Extreme weather and economic woes proved as disruptive for demand in 2011 as Middle East unrest did for supply. In Japan, the Fukushima nuclear disaster following the earthquake and tsunami disrupted both nuclear power generation and the broader economy, temporarily trimming energy demand as a whole but encouraging fuel switching to oil (as well as other fossil fuels) for power generation. In Europe, Greece's sovereign debt crisis raised concerns about financial contagion, the future of the euro and the region's economic recovery. Here too, headline events must be seen in perspective. While Japan recovered rapidly from the Fukushima disaster, the tragedy raised worldwide concerns about nuclear safety, bringing to the fore long-simmering questions about the industrialized world's aging nuclear fleet and the future of global electric power generation. Much of Japan's nuclear capacity remains idle, lifting utility demand for liquefied natural gas and, at the margin, oil. On the other hand, Europe's renewed economic woes served only to further reduce the liquid fuels share of demand of Organization for Economic Cooperation and Development (OECD) member countries relative to that of non-OECD economies. While the latter group has not yet overtaken the former as the largest liquid fuels consumer, the two came closer in 2011 than ever before and a crossover is likely to occur in the near future.
Whether supply- or demand- focused, the headline events of 2011¸ however momentous they were, should not overshadow other shifts, which may prove no less significant for U.S. and global oil markets. Last year's unusual patterns in benchmark crude pricing offer a powerful illustration of those shifts. Early in 2011, amid fast-rising crude oil production from the U.S. and Canadian midcontinent, prices for U.S. inland crude benchmark West Texas Intermediate (WTI) started to weaken significantly relative to those for broadly traded coastal or imported crude oil grades, such as Louisiana Light Sweet or North Sea Brent. WTI's discount had started to tighten by year's end, as pipeline and railroad companies took steps to move more stranded crude oil from inland U.S. markets to the Gulf Coast, yet remained unusually wide by historical standards.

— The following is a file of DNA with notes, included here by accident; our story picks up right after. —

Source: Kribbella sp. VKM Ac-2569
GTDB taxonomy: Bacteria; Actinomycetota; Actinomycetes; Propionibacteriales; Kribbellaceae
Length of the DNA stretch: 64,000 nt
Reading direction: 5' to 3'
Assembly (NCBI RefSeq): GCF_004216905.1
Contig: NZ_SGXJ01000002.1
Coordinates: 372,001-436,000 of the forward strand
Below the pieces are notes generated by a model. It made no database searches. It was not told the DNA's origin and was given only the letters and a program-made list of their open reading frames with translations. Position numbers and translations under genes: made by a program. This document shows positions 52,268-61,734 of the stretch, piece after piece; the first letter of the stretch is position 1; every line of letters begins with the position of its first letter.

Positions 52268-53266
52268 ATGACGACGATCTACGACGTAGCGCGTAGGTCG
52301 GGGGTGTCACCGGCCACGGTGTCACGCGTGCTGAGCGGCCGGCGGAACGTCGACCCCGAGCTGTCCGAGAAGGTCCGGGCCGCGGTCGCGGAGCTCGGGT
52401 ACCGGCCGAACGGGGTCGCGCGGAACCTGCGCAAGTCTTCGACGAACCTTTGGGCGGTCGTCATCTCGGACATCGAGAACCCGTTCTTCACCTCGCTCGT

In the United States and Canada, the production gains generated by technological advances, such as the combination of hydraulic fracturing and horizontal drilling, can hardly be overstated. Very preliminary data indicate that U.S. crude production increased significantly in 2011. Those increases are expected to continue in 2012 and to spread to other countries. Meanwhile, in Brazil, production is also slated to increase as advances in deepwater drilling unlock the country's vast subsalt resources. All together, the Americas accounted for the majority of non-OPEC crude production growth in 2011, and are expected to continue dominating non-OPEC supply growth over the next few years. As a consequence, oil markets in the Americas are becoming increasingly integrated and self-sufficient. Canadian oil sands and U.S. supplies are displacing U.S. imports from Europe, West Africa and, until recently, the Middle East - a trend that may gain momentum once logistical links are put in place to bypass current crude transportation bottlenecks in the midcontinent. At the same time, product exports from the United States to expanding markets to the south are growing rapidly, as discussed below.